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    Protests in Athens

    Sputnik Stringer in Hospital After Being Injured in Athens Protests

    © Sputnik / Kostis Dadamis
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    Some 60,000 people took to the streets of the Greek capital on Sunday to protest the Macedonian parliament's decision to ratify a controversial constitutional amendment to rename the former Yugoslav republic.

    Sputnik stringer Kostis Dadamis has been taken to hospital after receiving a head injury while covering the rally against the Prespa Agreement, the June 2018 treaty between Greece and the Former Yugoslav Republic of Macedonia which agreed to rename the latter country as the 'Republic of North Macedonia'.

    Dadamis suffered a blow to the head, and had his camera equipment stolen, Sputnik Greece reported. His attackers' identities remain unknown.

    Sputnik stringer Kostis Dadamis injured during the protests in Athens
    © Photo : Eurokinissi
    Sputnik stringer Kostis Dadamis injured during the protests in Athens

    Preliminary reports suggest Dadamis was approached by two or three individuals who demanded that he give them his camera. The journalist refused, prompting the assailants to chase after him and other photographers who stepped in to help. Eventually, Dadamis and the other journalists were surrounded by a mob and attacked.

    Media have published images of Dadamis from the scene shortly after he received his injuries.

    Sputnik stringer Kostis Dadamis injured during the protests in Athens
    © Photo : Eurokinissi
    Sputnik stringer Kostis Dadamis injured during the protests in Athens

    ​At least one other photo journalist has been reported injured in the protests, which turned violent as demonstrators clashed with riot police near Greece's parliament.

    Dadamis is in hospital, getting an x-ray on his head to determine the seriousness of his injury. He has been in contact with colleagues, as well as his brother.

    Read More: Greek Police Say Adhered to Rules During Rally in Athens (VIDEO)

    Riot police equipped with shields and truncheons launched volleys of tear gas into the crowd as dozens of violent protestors threw rocks, firebombs, paint, and other objects at police and the parliament building.

    • Protest against the Greece-Macedonia name change deal at Syntagma Square in Athens
      Protest against the Greece-Macedonia name change deal at Syntagma Square in Athens
      © Sputnik /
    • Participant of the protest in Athens
      Participant of the protest in Athens
      © Sputnik / Kostis Dadamis
    • Mass protest in Athens
      Mass protest in Athens
      © Sputnik / Kostis Dadamis
    • Protest against the Greece-Macedonia name change deal at Syntagma Square in Athens
      Protest against the Greece-Macedonia name change deal at Syntagma Square in Athens
      © Sputnik /
    • Protest against the Greece-Macedonia name change deal at Syntagma Square in Athens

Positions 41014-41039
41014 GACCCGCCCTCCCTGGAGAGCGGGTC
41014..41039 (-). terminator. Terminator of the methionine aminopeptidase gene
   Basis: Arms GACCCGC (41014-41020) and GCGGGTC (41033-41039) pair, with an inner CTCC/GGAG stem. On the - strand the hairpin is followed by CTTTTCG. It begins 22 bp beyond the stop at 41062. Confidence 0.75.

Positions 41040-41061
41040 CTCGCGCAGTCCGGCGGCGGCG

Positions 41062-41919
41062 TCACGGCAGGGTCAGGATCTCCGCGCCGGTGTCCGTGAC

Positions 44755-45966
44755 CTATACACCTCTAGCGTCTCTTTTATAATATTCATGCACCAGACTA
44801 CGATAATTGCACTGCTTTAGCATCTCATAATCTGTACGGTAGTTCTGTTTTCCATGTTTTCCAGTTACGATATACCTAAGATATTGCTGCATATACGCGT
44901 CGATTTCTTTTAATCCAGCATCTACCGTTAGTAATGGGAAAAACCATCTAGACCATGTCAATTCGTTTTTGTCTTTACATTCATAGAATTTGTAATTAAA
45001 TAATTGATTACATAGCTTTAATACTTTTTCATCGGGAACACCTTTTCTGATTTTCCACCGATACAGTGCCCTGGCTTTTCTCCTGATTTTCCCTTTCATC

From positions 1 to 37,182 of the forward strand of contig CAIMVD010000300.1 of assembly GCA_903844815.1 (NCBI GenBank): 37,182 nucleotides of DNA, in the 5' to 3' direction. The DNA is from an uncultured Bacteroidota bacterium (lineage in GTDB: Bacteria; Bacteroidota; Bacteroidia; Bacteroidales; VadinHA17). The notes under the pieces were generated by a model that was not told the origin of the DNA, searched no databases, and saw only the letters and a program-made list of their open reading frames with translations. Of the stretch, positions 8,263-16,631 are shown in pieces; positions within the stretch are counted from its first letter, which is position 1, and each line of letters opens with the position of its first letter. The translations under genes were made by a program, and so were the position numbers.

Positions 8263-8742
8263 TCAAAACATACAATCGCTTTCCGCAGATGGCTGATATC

Protest against the Greece-Macedonia name change deal at Syntagma Square in Athens
      © Sputnik /
    • Protests in Athens
      Protests in Athens
      © Sputnik / Kostis Dadamis
    • Clashes in Athens
      Clashes in Athens
      © Sputnik / Kostis Dadamis
    • Protests in Athens
      Protests in Athens
      © Sputnik / Kostis Dadamis
    • Clashes in Athens
      Clashes in Athens
      © Sputnik / Kostis Dadamis
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    © Sputnik /
    Protest against the Greece-Macedonia name change deal at Syntagma Square in Athens

    The Prespa Agreement, which will allow Macedonia to join the European Union and NATO as Greece removes its veto on membership in the organisations, has faced criticism in both Greece and Macedonia. Some Greeks believe that the name 'Macedonian' should be reserved exclusively for those who live in the Greek region of Macedonia, referring to use of the word going back to the Ancient Greek period. Some in Skopje, meanwhile, see the name change as a blow to the country's national identity.

    Greece and Macedonia have been embroiled in the naming dispute since the collapse of Yugoslavia. Last year, Macedonia held a referendum on the issue, with the country's electoral commission reporting that 91.46 percent of voters had chosen to rename the country, while 5.65 percent opposed. However, most opponents of the name change boycotted the referendum, with turnout amounting to just 36.91 percent of total eligable voters, meaning it failed to secure the necessary 50 percent turnout required to be considered valid.
    Last week, the Greek foreign ministry asked Moscow to "refrain from making" statements which "interfere in the internal affairs of Greece" after the Russian foreign ministry called the name change deal an 'artificial' process imposed from the outside in order to force Skopje to join the NATO bloc. In Russia's view, the name change violated Macedonian law and ignored the will of the country's president and that of the majority of the population.    

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